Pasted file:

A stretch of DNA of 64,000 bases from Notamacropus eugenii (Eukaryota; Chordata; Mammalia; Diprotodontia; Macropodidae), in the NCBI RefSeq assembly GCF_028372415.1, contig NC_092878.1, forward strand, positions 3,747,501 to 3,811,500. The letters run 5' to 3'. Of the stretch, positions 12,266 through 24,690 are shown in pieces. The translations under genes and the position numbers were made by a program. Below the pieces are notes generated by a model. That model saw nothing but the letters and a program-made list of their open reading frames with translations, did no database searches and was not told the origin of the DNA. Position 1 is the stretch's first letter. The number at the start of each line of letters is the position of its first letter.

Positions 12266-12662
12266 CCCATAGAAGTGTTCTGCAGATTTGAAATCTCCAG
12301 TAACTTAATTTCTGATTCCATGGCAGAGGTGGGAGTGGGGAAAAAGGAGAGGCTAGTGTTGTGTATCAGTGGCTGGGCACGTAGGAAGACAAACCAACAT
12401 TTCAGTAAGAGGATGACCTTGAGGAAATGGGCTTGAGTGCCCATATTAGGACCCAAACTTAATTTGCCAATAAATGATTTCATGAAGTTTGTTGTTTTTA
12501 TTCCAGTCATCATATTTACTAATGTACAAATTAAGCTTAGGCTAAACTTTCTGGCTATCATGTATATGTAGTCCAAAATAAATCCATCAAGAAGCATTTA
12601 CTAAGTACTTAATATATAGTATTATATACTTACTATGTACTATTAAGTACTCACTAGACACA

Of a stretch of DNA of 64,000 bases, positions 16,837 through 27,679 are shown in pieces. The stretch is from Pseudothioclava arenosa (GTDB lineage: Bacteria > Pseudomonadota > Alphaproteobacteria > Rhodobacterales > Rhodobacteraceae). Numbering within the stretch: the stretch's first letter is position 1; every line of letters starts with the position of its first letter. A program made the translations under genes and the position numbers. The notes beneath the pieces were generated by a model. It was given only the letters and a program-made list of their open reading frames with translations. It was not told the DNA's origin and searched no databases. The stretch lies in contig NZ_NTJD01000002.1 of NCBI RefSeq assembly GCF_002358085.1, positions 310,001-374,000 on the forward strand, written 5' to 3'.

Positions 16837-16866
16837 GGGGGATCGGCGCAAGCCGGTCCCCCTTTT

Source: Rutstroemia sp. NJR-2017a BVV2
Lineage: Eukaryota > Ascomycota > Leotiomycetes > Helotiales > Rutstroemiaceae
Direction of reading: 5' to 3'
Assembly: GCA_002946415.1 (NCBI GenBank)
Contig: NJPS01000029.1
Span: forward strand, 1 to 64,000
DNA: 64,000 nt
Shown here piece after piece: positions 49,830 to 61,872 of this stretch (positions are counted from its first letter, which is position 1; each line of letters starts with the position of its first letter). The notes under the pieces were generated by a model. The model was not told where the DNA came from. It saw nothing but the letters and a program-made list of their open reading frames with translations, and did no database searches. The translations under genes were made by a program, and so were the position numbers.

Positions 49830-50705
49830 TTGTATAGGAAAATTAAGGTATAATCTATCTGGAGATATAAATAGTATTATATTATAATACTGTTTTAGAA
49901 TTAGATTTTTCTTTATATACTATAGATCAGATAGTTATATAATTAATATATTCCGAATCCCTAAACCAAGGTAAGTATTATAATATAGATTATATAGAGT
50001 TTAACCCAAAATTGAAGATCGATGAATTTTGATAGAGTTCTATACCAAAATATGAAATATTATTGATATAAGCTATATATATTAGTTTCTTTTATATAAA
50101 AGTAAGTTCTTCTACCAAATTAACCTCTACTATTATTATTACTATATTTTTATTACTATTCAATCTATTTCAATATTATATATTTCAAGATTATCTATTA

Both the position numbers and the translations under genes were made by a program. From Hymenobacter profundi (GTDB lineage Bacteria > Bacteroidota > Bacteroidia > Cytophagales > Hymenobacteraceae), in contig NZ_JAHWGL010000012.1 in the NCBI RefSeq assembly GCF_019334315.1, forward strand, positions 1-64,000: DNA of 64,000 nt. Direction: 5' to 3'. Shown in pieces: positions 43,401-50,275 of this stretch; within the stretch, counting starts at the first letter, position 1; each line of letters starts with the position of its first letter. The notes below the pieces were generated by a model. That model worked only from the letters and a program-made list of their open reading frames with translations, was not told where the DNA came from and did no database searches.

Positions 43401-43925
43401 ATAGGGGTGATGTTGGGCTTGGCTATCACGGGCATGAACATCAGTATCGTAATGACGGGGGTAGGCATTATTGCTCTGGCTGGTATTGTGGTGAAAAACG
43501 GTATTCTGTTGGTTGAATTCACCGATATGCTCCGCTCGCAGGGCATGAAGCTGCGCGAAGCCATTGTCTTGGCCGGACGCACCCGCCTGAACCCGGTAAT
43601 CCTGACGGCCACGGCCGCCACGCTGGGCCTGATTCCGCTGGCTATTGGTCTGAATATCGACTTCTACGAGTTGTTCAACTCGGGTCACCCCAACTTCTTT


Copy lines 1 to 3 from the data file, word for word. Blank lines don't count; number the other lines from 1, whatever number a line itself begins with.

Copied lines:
A stretch of DNA of 64,000 bases from Notamacropus eugenii (Eukaryota; Chordata; Mammalia; Diprotodontia; Macropodidae), in the NCBI RefSeq assembly GCF_028372415.1, contig NC_092878.1, forward strand, positions 3,747,501 to 3,811,500. The letters run 5' to 3'. Of the stretch, positions 12,266 through 24,690 are shown in pieces. The translations under genes and the position numbers were made by a program. Below the pieces are notes generated by a model. That model saw nothing but the letters and a program-made list of their open reading frames with translations, did no database searches and was not told the origin of the DNA. Position 1 is the stretch's first letter. The number at the start of each line of letters is the position of its first letter.

Positions 12266-12662
12266 CCCATAGAAGTGTTCTGCAGATTTGAAATCTCCAG